I am over the moon that UK cyclist Bradley Wiggins admitted to a history of binge drinking yesterday as the shame that surrounds addictive patterns prevents people from seeking help. The more people of note speak up the less humiliating it should be to admit a problem. Thank you Bradley for your courage and integrity.
Sadly though my guess is that the interested population will be more likely to line up their next pint ‘just one more before I do the tour, mate’ than to shake their head amidst roars of bullying derision with ‘no thanks, mate, I’m going to see if I can stop’. Such is the grip alcohol has on our society that even with evidence of damages caused by binge drinking (conservative estimates rate at over one person a day to die from alcohol over the next 20 years) and with 1.5million UK dependent drinkers of which only 8-18% are in treatment, our culture continues to neck alcohol in huge proportions, becoming a European leader in alcohol consumption. The prospect is not good. Alcohol damages must not only be measured in terms of the direct hit to the drinker (physical, emotional, mental, financial), but to their families, to their social context, to their work, to our social services, our police, our NHS – to each and every one of us intimidated or harmed by someone under the influence. Of all those drinkers too, many have families, and the children of these unions of active addiction grow up to become Adult Children of Alcoholics – a self destructive legacy all of its own.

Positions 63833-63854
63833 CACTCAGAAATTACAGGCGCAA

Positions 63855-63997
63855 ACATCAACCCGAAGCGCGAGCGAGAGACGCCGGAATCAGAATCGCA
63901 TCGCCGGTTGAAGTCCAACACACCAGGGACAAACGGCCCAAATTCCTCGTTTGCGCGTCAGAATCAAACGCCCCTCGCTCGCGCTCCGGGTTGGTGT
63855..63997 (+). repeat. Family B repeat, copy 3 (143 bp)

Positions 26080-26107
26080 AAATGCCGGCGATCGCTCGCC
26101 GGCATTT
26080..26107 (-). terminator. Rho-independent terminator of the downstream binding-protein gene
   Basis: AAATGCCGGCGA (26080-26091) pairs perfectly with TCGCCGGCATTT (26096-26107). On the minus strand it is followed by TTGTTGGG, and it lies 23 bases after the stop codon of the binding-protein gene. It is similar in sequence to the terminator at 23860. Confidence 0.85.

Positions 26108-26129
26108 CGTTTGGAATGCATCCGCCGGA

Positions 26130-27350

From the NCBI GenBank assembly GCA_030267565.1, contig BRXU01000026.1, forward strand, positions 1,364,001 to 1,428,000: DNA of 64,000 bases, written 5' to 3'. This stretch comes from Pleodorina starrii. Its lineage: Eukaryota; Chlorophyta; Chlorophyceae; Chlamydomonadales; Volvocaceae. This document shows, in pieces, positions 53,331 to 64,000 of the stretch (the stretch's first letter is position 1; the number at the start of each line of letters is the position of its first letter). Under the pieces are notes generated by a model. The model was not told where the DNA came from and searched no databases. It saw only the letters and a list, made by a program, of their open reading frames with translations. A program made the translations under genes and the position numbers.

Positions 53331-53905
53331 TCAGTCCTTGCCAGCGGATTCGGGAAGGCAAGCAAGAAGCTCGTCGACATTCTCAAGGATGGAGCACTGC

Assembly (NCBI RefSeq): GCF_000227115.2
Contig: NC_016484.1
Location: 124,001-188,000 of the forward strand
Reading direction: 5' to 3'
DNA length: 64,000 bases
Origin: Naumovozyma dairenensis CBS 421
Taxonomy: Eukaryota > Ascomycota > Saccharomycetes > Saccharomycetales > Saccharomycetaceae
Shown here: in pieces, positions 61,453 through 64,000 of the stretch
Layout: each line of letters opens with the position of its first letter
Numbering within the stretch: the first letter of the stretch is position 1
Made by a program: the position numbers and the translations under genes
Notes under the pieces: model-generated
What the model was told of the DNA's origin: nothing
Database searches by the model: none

The cost is far too high and the justification to drink is that of an addict. I am a supporter of early intervention, of treatment, of minimum pricing and of education – to children and their parents. We must start with the parents…
(The statistics cited have been taken from Druglink Magazine, May/June 2012).